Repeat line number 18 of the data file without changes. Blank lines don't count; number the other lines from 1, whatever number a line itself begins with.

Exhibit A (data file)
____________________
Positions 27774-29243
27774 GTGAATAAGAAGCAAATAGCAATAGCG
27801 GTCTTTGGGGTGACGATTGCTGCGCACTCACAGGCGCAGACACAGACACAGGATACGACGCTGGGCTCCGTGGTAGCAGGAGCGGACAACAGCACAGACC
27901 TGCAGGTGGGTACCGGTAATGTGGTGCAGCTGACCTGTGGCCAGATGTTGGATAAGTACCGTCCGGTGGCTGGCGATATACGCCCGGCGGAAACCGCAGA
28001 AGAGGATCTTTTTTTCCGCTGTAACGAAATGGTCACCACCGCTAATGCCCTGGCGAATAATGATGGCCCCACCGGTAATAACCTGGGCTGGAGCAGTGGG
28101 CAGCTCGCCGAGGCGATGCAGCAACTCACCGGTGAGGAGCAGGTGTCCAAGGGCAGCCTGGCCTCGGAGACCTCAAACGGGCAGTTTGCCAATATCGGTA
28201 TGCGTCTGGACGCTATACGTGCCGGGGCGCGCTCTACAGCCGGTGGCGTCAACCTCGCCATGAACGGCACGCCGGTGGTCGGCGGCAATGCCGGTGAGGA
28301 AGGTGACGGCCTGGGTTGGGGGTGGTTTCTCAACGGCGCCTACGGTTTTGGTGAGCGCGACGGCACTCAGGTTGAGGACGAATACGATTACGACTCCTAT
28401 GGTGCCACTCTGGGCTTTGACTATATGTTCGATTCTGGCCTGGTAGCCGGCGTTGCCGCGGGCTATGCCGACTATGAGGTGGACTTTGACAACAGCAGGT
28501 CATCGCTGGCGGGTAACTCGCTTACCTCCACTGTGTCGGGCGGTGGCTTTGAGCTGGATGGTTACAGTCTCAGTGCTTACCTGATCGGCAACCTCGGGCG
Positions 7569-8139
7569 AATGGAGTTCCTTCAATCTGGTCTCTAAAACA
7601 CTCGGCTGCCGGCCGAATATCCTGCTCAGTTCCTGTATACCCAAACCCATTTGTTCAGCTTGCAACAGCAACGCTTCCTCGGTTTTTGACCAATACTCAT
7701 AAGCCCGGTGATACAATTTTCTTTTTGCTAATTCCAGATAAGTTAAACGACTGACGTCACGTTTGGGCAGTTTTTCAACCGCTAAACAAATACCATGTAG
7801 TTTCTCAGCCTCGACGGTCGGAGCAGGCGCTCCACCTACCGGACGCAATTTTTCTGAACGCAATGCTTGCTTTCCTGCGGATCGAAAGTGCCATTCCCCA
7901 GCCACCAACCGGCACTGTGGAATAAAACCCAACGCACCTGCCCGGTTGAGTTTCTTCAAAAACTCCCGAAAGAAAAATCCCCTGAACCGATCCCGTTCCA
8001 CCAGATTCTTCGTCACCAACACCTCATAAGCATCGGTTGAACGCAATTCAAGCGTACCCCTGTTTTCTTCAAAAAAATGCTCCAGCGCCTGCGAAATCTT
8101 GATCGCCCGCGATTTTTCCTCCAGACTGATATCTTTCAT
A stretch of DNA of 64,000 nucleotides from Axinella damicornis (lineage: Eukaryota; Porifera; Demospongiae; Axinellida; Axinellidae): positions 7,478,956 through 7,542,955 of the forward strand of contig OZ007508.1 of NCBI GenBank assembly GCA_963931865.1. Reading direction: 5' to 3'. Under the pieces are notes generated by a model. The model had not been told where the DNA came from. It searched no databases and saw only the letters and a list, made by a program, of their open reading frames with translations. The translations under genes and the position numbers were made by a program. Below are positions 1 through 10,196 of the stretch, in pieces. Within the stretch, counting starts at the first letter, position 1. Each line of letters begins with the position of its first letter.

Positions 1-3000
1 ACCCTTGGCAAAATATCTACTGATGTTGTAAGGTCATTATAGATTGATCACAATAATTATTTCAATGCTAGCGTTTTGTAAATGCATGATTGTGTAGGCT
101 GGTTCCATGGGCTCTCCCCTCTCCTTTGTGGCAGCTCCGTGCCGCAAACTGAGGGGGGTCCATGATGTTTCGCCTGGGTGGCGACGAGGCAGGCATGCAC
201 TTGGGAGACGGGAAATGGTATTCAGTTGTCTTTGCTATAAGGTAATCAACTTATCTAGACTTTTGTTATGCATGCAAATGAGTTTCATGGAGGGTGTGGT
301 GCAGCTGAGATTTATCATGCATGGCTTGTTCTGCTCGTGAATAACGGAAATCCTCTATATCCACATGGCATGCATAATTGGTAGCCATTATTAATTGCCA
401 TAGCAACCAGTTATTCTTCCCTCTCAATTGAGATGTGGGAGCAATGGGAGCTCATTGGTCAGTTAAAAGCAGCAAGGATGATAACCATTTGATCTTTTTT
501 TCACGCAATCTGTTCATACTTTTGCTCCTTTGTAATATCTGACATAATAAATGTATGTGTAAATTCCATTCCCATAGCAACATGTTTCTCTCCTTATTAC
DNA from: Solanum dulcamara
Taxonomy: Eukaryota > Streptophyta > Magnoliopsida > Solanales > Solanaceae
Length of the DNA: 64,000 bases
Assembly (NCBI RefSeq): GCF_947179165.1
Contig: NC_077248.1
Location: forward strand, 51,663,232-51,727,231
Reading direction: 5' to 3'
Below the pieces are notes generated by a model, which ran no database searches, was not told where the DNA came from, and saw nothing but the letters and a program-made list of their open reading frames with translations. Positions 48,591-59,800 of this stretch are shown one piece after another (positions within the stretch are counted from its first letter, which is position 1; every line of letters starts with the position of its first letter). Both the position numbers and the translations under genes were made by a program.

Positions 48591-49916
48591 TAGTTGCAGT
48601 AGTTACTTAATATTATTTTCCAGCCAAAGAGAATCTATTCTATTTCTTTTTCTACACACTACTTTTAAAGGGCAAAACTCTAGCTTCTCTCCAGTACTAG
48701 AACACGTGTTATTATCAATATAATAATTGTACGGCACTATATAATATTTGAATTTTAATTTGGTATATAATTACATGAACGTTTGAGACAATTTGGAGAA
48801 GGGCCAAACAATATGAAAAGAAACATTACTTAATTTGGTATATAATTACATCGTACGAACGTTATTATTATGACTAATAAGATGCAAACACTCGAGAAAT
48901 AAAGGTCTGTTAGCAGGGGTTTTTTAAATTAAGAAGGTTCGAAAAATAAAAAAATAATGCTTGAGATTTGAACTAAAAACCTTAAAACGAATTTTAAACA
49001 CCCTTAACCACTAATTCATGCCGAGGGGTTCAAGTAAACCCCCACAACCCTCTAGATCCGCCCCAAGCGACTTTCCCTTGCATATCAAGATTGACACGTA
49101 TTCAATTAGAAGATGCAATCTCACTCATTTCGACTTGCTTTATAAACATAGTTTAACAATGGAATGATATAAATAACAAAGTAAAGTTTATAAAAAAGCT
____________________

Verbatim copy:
8101 GATCGCCCGCGATTTTTCCTCCAGACTGATATCTTTCAT